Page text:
Cherry-topped cannoli from Borracchini's.
Somehow I have lived my whole life--the last few years with a career mainly devoted to my love of food--without eating


A Quest for Cannoli Leads to Borracchini's

Cherry-topped cannoli from Borracchini's.
Somehow I have lived my whole life--the last few years with a career mainly devoted to my love of food--without eating a cannoli. I blame my parents.

So it came to be that I found myself on Rainier Avenue at Borracchini's Bakery on a Monday mid-morning, in search of the elusive Seattle cannoli. What's more surprising when I show up is that I remember this as one of the first places I visited after moving to Seattle--that time because it was a warm September day and I got distracted driving past the sign they used to have touting something like 30 different flavors of soft-serve ice cream, and this time seeking Italian baked goods. I clearly have a sugar issue.

The Mediterranean (though really mostly Italian) market at 2307 Rainier Ave. S. has been open nearly 90 years, a testament to the sort of variety in stock, affordable pricing, and friendly customer service the place offers. I'm overwhelmed almost immediately just by the baked goods set on a table by the door: cherry strudel, pretzel-looking torchetti, and amaretti cookies sit waiting as sugary impulse purchases near the register. I move past the display and head for the freezer section, where Borracchini's signature marinara and alfredo sauces can be found in tubs alongside sausages, huge meatballs, gelato, whole lasagnas, balls of pizza dough, and a selection of filled pastas from ravioli to manicotti. The market has also produced bottled versions of Remo Borracchini's tomato-based sauces--I pick up a spicy arrabbiata and one that advertises smoky bacon flavor.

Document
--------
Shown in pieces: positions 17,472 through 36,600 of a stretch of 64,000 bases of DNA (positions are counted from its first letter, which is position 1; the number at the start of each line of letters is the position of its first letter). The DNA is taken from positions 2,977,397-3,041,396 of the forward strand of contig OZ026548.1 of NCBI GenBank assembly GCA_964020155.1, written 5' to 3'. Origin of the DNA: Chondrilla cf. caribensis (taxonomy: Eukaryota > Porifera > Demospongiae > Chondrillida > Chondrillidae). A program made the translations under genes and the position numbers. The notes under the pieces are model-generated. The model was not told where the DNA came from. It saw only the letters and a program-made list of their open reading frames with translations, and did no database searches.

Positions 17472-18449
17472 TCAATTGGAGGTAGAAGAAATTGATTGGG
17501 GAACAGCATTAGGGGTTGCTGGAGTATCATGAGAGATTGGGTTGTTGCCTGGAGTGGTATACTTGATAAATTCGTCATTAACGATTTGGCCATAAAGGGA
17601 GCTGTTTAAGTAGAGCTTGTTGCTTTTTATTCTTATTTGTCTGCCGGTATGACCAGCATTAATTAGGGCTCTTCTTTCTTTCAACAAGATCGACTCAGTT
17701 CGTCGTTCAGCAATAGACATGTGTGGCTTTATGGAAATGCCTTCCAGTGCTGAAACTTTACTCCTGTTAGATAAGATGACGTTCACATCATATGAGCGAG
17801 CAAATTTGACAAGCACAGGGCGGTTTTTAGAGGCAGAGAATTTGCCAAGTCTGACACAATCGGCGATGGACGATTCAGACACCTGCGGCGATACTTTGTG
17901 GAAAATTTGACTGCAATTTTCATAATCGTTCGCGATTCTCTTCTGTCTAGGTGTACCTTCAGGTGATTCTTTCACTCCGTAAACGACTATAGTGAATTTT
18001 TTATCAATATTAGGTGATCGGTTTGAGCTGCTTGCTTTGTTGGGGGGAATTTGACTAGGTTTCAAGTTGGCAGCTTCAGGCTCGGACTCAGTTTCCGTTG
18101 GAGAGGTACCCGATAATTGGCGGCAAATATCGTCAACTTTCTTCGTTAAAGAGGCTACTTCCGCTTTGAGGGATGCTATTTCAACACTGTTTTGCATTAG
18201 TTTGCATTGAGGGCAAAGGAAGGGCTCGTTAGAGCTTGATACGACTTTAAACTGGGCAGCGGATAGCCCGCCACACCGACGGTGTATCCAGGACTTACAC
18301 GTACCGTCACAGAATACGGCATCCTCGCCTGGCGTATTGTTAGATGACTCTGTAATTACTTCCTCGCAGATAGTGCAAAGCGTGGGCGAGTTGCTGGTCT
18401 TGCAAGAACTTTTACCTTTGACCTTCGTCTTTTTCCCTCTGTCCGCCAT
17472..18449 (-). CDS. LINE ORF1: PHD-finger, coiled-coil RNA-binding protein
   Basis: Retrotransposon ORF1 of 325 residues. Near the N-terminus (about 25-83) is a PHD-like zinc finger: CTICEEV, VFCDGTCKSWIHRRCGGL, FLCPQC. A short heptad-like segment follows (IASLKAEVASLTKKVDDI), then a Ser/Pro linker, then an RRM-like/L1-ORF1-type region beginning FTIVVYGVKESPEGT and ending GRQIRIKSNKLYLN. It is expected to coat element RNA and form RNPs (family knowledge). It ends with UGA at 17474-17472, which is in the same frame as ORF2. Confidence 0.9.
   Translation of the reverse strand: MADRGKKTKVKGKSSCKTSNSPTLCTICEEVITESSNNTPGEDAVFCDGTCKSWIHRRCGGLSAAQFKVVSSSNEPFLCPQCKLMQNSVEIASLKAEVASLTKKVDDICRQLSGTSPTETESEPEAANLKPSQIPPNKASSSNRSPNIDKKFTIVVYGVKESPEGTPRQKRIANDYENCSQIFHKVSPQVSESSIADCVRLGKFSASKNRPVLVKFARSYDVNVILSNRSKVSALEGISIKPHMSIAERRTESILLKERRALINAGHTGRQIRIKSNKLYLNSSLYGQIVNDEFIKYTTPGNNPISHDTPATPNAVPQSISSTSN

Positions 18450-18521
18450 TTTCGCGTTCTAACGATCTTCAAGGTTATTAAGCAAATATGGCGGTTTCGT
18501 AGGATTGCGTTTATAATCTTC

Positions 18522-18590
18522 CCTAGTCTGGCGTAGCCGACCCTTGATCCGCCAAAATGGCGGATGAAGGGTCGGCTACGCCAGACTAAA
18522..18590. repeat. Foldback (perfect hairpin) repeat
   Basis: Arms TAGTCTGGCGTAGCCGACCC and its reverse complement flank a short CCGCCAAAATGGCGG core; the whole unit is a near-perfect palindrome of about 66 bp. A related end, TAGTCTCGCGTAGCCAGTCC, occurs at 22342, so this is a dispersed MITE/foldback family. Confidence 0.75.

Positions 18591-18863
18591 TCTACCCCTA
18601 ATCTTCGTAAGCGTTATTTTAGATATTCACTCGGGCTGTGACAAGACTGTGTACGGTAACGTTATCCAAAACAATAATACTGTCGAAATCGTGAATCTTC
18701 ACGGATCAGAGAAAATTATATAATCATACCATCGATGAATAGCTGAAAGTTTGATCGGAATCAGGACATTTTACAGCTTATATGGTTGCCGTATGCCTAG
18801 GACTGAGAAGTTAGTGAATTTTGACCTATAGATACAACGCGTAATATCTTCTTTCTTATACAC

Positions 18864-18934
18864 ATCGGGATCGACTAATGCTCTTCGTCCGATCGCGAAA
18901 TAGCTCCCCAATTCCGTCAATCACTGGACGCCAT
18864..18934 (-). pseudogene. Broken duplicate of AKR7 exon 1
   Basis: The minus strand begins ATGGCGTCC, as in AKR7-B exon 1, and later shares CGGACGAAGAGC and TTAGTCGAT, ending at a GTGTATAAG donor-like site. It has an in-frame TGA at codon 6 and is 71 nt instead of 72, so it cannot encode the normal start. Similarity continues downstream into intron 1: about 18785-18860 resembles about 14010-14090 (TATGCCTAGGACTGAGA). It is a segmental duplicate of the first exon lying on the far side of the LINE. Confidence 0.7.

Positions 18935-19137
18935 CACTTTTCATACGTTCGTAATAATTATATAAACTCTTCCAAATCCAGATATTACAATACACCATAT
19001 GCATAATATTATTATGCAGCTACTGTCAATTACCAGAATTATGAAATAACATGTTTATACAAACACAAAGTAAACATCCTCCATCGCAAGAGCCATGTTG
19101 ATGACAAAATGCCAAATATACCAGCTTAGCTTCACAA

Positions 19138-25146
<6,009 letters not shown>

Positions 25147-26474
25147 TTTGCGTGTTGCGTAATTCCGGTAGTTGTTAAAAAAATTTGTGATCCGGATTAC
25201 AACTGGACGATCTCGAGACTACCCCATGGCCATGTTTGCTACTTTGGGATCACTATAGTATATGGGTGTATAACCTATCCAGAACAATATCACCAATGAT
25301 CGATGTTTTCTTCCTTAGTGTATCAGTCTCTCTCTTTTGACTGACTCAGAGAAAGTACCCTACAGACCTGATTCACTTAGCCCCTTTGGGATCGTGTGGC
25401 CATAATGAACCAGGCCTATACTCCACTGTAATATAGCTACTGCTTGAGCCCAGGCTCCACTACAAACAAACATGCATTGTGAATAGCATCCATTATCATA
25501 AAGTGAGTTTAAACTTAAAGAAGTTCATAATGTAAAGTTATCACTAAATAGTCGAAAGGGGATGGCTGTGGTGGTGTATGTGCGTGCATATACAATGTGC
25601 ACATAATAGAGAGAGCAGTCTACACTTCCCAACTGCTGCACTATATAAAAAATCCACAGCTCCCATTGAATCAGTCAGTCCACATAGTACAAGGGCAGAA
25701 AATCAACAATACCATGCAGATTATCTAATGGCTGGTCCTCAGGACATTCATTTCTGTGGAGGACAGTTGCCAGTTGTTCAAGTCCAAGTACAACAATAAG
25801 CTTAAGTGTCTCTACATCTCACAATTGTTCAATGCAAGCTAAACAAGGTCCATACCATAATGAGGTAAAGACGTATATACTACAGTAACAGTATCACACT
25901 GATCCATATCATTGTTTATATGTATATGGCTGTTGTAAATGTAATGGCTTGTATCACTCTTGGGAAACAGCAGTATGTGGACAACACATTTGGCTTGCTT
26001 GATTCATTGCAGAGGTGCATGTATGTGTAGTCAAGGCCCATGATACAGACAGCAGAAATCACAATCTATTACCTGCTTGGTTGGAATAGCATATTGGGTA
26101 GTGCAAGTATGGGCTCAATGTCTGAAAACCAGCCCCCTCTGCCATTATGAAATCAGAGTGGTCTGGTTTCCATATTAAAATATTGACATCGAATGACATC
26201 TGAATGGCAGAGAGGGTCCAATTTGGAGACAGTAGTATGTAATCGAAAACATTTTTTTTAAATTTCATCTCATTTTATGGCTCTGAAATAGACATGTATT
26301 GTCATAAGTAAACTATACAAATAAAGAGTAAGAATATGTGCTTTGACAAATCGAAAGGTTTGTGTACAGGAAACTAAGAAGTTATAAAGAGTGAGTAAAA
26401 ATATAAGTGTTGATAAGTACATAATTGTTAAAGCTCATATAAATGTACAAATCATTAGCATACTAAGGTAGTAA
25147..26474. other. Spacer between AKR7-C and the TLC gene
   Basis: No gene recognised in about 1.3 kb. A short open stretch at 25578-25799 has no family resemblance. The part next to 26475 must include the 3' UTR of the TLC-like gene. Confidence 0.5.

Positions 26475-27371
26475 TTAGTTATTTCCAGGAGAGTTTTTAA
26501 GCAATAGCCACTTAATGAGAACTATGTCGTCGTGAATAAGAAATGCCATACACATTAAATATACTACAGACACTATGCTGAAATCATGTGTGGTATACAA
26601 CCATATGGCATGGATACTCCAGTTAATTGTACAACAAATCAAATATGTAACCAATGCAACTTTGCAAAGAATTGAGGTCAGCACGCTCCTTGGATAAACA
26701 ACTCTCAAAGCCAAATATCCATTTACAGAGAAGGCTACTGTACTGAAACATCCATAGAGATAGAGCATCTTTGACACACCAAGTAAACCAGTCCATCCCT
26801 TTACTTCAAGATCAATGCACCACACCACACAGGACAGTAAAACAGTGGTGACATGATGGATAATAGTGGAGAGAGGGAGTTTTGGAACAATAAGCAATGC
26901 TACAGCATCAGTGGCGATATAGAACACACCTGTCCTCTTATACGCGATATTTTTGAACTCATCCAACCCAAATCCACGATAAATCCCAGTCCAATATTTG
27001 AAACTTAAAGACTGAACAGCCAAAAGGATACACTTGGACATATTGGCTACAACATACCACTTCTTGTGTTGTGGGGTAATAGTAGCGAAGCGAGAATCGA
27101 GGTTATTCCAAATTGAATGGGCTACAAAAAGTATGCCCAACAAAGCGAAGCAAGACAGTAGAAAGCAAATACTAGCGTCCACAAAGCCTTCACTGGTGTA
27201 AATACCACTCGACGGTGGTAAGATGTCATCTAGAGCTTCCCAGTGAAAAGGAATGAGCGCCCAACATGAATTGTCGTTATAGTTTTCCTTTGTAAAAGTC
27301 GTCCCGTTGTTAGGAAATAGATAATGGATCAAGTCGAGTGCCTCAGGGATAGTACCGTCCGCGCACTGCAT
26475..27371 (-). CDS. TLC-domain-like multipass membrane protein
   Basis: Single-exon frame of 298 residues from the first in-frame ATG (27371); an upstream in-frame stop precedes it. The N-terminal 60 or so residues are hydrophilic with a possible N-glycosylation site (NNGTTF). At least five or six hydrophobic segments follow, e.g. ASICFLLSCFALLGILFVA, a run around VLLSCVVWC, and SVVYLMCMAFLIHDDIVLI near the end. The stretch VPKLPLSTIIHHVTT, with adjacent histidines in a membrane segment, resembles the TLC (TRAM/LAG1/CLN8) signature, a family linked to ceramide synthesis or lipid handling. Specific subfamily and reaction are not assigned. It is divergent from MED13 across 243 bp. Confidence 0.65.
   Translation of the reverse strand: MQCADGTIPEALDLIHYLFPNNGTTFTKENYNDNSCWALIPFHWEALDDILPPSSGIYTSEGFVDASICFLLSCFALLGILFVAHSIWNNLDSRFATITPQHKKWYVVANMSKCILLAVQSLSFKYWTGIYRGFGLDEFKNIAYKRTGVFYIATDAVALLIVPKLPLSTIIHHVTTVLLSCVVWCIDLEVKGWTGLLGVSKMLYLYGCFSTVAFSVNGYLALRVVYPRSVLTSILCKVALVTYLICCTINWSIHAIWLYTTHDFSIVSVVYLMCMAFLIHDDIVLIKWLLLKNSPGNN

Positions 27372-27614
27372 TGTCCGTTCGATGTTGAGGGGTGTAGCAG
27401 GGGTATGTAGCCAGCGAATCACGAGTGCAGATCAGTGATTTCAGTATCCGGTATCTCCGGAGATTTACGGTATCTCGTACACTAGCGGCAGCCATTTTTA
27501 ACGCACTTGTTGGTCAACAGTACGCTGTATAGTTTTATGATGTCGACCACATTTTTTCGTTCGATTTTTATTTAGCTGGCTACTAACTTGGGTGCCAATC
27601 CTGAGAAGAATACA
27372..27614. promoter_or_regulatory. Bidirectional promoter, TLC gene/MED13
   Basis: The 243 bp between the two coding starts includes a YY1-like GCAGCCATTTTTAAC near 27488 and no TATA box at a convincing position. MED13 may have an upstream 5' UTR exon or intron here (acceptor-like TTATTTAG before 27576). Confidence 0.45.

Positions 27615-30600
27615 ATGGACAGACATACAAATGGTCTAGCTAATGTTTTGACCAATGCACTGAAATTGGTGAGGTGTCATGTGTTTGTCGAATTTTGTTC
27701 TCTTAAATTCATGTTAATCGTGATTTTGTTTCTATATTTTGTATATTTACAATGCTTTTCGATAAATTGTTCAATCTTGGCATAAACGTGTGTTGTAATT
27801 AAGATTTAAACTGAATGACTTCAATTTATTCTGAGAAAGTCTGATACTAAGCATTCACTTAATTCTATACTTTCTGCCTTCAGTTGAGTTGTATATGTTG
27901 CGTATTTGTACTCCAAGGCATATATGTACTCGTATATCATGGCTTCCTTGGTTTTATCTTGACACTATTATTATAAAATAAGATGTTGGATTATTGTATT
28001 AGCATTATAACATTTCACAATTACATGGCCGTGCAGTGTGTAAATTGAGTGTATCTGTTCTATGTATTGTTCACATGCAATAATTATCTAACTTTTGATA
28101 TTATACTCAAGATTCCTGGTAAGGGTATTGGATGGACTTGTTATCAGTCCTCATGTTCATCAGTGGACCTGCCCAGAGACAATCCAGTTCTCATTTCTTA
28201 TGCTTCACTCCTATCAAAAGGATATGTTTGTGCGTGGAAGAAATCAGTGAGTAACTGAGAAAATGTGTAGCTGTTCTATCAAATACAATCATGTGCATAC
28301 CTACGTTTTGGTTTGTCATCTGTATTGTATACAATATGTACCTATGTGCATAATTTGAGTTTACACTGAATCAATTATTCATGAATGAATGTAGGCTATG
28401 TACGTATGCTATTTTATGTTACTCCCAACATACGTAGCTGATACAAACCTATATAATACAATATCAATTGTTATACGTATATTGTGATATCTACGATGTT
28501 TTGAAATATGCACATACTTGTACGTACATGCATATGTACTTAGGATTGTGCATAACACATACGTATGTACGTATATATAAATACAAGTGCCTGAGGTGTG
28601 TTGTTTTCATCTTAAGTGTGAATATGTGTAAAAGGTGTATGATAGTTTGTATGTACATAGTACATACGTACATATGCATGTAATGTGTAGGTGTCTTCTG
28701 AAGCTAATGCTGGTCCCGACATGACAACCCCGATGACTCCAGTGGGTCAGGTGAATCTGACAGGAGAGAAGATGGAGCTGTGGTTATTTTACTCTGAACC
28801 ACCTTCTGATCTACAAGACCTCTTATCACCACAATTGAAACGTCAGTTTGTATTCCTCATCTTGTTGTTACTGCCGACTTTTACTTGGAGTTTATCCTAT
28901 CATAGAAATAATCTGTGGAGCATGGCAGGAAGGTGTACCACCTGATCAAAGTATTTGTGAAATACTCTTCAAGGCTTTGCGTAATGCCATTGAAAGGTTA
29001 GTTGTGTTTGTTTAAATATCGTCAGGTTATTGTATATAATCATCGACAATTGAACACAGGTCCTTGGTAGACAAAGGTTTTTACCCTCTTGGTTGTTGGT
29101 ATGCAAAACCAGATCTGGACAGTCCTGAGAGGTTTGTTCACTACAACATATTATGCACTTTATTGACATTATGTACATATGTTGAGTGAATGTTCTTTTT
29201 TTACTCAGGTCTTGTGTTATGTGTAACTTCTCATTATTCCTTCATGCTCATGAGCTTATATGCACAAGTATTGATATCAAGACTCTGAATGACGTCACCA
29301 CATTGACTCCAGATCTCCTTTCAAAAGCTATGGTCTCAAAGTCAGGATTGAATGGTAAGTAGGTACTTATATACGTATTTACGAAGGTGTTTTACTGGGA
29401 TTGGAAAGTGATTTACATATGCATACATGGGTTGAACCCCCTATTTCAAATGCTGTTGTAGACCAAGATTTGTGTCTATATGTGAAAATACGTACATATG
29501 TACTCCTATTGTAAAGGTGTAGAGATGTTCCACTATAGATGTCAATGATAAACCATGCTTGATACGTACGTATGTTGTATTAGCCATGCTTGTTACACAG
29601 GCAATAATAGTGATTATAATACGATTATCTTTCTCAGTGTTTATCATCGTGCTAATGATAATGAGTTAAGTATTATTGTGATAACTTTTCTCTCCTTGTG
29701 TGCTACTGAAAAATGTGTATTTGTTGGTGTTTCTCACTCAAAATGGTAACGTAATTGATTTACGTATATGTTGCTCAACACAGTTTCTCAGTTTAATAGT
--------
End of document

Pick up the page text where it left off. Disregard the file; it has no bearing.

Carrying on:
To complement these, there's an entire aisle of dried pastas in all shapes and sizes, and another aisle of canned and pickled antipasti ingredients. There are a couple of options for top-notch canned tomatoes (mostly San Marzanos) for making your own sauce, an impressive assortment of olive oils, and a few shelves of wine. And basically, that's it for typical groceries; you'll find no fresh produce here.

But beyond the aisles of Italian ingredients lies a deli at the back where you can buy Parmesan and tubs of mascarpone, whole salamis and sliced prosciutto, ready-to-eat salads, pastas and meatballs in red sauce. Follow the counter around and there's a whole pile of mortadella or pastrami paninis (though since these aren't buttered and grilled yet, they're simply sandwiches on oblong slices of bread) marked just 99 cents. Ever a discount shopper, I pick up a couple of sandwiches and then my eye catches on the pastry case, which runs the whole length of the store's side.

Clearly, this is where Borracchini's excels. They make absolutely everything here, a laundry list of savory and sweet baked goods that runs the gamut from jalapeno-studded focaccia to multi-tiered wedding cakes. The colors alone are so plentiful it's hard to take your eyes away--bright blue frosted cupcakes, glistening hot cross buns, orange slices of carrot cake peeking from under white frosting, unnaturally hued fruit cover danish, and fill more strudel, and bright maraschino cherries dot the end of the cannoli I've been waiting for.

Note: To avoid embarrassment, don't mistakenly order cannelloni when you really mean cannoli. Both tube shapes, yes, but very different and will elicit blank stares from pastry girl.

I'm not entirely sure what I was expecting, but the cannoli seem like the shell should be crunchy and flaky against the creaminess of the ricotta filling dotted with chocolate chips and candied fruit. Perhaps they're made first thing in the morning and these are a few hours old by now--nonetheless, the flavor is simple and delicately sweet, not gourmet in any way, but comforting the way a basic maple bar at your neighborhood doughnut shop frequently beats any of the fancy flavors at Frost.

Come for the cannoli, but make sure you try the other sweet and savory offerings as well. It won't cost you much, as my whole lot--three cannoli, two sandwiches, a slice of pizza, two large jars of sauce, and a loaf of pepperoni and cheddar focaccia--totals just $25.

Follow Voracious on Facebook & Twitter.

comments powered by Disqus

Friends to Follow